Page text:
Sometimes in life you’ve got to be lucky and that was the case for Lees who recalls Croghan being the under bidder on another Redoute’s Choice filly earlier in the Inglis Easter Yearling sale, which made him more determined to buy the next one, out of Zabeel mare Milliyet.

“It’s funny how things work out, the sliding doors moments, he went to $1.5m for one earlier in the day and it was just how the catalogue fell, but he wasn’t going to miss the next one,” said Lees.

The hammer fell for $1.8m on the other filly which was subsequently named Mozambique. She went on to claim a Gosford maiden. Samantha Miss, on the other hand, was bought by Croghan for $1.5m, amassed $1,763,260 in prize money, claimed three Group Ones and was then sold as a broodmare for a then record figure of $3.85m.

“I hadn’t been training long so to be given a million dollar filly from the sale, I was quite fortunate but Ron was wonderful to train for,” Lees said.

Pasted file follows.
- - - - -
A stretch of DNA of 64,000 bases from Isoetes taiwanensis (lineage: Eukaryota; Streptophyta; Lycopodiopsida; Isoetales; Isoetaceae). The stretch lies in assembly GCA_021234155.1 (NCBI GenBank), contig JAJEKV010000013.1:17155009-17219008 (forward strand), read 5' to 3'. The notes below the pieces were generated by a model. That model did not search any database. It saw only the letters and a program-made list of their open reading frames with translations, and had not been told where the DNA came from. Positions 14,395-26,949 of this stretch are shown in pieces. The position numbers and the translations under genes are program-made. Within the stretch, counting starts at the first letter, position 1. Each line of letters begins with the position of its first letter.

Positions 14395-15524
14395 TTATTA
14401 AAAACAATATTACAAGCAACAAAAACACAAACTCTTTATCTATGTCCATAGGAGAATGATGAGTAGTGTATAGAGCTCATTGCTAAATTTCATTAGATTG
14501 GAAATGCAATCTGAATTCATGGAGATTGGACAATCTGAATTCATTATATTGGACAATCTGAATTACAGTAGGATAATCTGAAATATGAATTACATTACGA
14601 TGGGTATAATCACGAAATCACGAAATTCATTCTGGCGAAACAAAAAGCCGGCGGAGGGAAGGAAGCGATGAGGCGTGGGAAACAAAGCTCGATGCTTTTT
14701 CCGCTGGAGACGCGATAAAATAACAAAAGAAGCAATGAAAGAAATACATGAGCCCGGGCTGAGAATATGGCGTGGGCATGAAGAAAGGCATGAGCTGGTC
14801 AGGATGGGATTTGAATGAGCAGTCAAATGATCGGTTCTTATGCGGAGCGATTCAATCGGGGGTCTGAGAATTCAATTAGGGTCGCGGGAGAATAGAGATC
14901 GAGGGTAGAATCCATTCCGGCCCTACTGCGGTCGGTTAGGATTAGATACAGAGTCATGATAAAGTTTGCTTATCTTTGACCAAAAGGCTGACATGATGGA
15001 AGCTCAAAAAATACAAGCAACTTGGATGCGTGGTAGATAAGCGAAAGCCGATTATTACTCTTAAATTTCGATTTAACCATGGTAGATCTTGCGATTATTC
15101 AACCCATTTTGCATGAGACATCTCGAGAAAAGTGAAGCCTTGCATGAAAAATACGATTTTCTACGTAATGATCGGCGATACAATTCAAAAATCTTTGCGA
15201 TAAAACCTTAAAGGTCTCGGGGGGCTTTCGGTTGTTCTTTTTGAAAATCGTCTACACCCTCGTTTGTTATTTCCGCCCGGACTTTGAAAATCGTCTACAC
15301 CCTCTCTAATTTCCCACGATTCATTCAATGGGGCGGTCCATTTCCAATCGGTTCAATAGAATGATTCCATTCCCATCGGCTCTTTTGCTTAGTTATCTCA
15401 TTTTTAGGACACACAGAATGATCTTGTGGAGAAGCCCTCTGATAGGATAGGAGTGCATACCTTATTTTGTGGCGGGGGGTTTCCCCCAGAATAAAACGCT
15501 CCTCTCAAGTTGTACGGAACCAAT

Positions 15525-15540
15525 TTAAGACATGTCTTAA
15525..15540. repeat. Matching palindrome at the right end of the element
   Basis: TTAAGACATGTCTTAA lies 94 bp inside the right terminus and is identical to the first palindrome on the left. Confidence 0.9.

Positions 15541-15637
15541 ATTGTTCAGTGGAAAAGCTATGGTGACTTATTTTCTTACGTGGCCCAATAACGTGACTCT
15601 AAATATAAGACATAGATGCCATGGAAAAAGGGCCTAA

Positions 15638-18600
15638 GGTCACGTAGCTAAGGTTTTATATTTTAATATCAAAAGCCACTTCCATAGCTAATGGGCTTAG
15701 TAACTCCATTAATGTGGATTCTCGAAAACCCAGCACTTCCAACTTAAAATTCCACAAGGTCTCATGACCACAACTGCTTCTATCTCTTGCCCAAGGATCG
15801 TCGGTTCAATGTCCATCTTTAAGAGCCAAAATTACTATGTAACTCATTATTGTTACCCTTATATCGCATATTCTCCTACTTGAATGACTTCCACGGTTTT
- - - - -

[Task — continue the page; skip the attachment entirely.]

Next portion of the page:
“She had a break after the Oaks, came back in the Light Fingers and we were still undecided whether we were going to head towards another Oaks or the Doncaster. She charged home and just got beat first up at 1200m but in her next gallop she strained a tendon.

“We had hoped to get her back to the races but Ron decoded to put her through the broodmare sale which was probably about eight weeks later. John Singleton bought her and considered a comeback but decided to get her covered. If she didn’t get in foal they said they might give her another go but she did and that was it.

Samantha Miss (left) and Miss Fabulass (right) (Pics: Bradleys)

“Tendon injuries are buggers, they don’t cause the horse too much discomfort but they often don’t come back the horse that they went out.”

A decade on, Lees will give a daughter of Samantha Miss, named Miss Fabulass, the chance to replicate the deeds of her champion mother, at least as far as the Princess Series goes.

“Whether she’ll stay is the question, she has the pedigree to suggest she should but she is so brilliant it’s whether she gets out to a trip. Time will tell but there are some similarities I must say that,” said Lees, before noting the presence Miss Fabulass has.

“She is in at the right time of year if she is good enough but she is showing all of the right signs so far.”

Samantha Miss recently headed back to the UK to again be served by Frankel, the sire of Miss Fabulass.

*This article originally appeared in the September edition of the Racing NSW magazine.